This summer may go down in history as the summer when the global climate emergency got real for Britain. But while Britain works out how to cope with sweltering temperatures, there are millions of people for whom the climate crisis has already become a fight for survival.  

The current extreme droughts in East Africa and the Sahel have exacerbated the food insecurity and malnutrition crisis affecting millions of children, and yet are not having the media attention and global support needed. The 2021/2022 agricultural season in both East and West Africa experienced a shortage of rainfall, resulting in poor crop production. Both food security and livelihoods are increasingly threatened.  

The Sahel region is facing its worst food crisis in a decade, with seven million children under the age of five suffering acute malnutrition. Conflicts, drought and displacement have led to loss of livelihoods and resulted in poor food production, compounded by the region’s dependency on wheat imports from Ukraine and Russia. 

The Ukraine crisis has pushed global food prices to record levels; regions like East Africa, historically dependent on Russia and Ukraine for 90% of wheat imports, are feeling the effects particularly deeply. The crisis continues to unfold at terrifying speed.  Since the start of the year, the number of people going hungry in Somalia has doubled.  

People here in Britain know what rising food prices feel like and many British people need urgent help. But it doesn’t have to be a choice between supporting people here and supporting people abroad. 

With one week to go until the end of the appeal, the IRC is currently calling for support to its Protecting Milestones campaign to be able to carry on its work to ensure children suffering from food insecurity and malnutrition get the support they need to keep growing.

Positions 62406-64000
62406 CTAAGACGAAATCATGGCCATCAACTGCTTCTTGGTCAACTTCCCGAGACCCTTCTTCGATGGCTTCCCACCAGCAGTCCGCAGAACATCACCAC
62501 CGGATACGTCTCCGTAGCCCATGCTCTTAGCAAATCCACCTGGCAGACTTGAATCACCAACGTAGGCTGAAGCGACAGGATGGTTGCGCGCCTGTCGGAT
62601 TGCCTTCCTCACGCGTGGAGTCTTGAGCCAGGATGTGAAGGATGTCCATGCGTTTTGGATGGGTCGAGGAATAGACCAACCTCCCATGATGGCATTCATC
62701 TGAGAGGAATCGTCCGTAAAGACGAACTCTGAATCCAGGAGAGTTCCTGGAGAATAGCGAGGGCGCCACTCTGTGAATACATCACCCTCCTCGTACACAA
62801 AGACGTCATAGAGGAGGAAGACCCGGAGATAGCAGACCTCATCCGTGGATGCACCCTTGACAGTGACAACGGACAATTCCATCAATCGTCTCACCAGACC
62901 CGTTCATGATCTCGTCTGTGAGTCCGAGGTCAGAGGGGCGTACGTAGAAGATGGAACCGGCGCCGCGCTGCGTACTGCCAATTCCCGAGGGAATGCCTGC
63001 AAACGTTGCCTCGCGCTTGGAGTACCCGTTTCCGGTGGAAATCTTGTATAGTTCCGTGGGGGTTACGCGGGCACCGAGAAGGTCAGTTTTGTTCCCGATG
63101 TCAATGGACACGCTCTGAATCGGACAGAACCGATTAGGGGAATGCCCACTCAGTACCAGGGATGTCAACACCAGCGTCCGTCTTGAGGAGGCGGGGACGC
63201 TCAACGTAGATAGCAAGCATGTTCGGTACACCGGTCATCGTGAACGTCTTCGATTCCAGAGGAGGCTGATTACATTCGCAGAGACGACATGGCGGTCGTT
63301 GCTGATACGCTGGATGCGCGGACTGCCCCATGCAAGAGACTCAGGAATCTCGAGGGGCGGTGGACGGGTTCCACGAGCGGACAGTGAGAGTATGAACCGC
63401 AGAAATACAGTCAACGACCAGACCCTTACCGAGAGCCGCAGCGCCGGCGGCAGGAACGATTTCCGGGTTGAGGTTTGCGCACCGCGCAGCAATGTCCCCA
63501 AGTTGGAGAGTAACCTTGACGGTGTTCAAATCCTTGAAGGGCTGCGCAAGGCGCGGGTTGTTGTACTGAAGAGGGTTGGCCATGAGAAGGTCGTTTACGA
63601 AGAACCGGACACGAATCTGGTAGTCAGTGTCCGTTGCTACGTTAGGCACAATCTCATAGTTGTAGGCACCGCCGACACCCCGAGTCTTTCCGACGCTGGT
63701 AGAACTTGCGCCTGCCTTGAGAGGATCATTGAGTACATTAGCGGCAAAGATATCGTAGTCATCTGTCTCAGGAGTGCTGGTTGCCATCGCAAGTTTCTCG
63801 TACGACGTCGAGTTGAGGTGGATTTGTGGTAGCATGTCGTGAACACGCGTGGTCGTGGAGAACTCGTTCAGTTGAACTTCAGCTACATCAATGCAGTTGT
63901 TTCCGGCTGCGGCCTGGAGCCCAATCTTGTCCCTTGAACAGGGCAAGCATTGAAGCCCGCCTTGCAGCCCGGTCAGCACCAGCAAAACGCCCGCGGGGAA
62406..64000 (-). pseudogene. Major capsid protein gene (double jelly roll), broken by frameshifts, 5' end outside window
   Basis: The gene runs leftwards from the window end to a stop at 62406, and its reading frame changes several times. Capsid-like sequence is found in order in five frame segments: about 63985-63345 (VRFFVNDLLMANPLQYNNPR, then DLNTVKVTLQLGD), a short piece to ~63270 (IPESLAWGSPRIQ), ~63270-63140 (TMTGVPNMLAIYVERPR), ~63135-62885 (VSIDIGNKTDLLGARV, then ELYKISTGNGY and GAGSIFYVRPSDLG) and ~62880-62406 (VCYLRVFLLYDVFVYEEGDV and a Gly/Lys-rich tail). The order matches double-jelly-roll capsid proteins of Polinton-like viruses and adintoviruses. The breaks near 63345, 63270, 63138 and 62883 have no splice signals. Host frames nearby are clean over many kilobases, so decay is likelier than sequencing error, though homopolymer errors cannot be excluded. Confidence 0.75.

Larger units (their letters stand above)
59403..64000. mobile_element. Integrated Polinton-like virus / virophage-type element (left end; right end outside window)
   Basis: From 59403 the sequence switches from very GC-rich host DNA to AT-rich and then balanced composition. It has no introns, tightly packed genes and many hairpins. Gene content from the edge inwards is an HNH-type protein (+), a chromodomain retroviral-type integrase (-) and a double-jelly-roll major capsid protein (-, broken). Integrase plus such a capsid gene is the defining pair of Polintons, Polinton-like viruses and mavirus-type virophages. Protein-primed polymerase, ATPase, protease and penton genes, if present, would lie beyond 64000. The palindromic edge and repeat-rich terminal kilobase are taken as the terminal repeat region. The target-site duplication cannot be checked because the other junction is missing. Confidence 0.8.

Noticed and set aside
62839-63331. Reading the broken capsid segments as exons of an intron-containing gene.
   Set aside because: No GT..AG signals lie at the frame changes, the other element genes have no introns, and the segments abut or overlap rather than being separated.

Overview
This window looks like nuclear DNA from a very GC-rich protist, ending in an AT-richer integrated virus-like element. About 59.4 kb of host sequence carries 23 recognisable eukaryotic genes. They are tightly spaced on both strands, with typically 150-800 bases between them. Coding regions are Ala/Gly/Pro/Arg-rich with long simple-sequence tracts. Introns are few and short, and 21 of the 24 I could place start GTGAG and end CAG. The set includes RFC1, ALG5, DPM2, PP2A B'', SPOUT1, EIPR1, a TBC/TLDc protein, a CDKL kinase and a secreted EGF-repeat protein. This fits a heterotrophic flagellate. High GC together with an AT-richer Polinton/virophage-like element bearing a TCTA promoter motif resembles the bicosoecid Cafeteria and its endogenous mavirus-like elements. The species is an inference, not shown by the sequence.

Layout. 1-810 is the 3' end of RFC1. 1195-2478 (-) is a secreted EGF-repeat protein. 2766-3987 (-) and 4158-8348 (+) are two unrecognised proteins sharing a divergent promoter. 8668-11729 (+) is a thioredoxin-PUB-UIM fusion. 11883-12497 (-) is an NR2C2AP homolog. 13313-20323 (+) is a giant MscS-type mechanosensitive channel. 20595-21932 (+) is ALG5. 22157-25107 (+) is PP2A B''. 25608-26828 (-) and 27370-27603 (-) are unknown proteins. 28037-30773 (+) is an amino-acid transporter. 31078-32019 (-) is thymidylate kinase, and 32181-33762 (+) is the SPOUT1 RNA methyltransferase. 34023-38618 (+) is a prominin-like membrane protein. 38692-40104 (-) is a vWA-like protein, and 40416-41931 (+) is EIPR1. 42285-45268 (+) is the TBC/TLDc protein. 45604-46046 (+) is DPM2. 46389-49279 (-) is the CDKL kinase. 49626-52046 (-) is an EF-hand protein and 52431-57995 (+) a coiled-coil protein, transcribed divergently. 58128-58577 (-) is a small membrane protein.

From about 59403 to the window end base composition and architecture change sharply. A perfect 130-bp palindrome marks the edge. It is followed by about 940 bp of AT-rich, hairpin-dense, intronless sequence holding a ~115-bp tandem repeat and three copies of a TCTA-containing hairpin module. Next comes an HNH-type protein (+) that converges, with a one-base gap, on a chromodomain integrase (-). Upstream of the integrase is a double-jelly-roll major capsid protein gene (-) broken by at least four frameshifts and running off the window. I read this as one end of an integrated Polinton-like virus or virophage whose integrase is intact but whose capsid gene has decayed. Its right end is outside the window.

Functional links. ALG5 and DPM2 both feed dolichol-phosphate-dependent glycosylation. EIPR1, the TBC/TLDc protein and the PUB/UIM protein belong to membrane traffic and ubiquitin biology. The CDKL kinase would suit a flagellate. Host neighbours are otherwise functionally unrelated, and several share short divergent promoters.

Laura Kyrke-Smith, UK Executive Director of the International Rescue Committee, said: 

“Last week was the hottest that Britain has ever known. We must take care of ourselves but remember what we can do for others who are suffering the effects of climate change too.  

"For people like Lokiyoto, who lives in a temporary shelter in northern Kenya, the climate crisis is a question of survival for herself and her children. She fled her home when severe drought killed her livestock, and she lost her ability to earn a living. She lost two of her children to malnutrition when food became too scarce. She now walks five hours each day to get water for her surviving three children who are being supported at an International Rescue Committee nutrition clinic.  

"In East Africa and the Sahel region, where droughts are having devastating impacts on people’s livelihoods, children are already dying of hunger. The IRC’s Protecting Milestones appeal will help ensure that children in these areas are getting the emergency support they need to survive and grow." 

Notes to the editors:  

For every £1 donated to our Protecting Milestones appeal between 3 May and 3 August 2022, the UK government will contribute £1 of UK aid to fund a new programme to treat malnutrition in Nigeria, up to £2 million. A generous IRC donor will also match the original donation, meaning your gift will go three times as far. 

Your support, and the matching funds provided by the UK government, is vital to funding the IRC’s life-changing programmes around the world. The funds provided by the UK government will go to a new programme to treat malnutrition in northeast Nigeria.  

It is the compassion and generosity of our donors that make our work possible. Together, we can help children and families in crisis access urgently-needed health care, education, protection services and more. We can ensure the needs of women and children — who are disproportionately impacted by crisis and conflict — are met. We can help children living through conflict recover and reach their full potential. And we can empower people around the world to advocate for their rights and make their voices heard.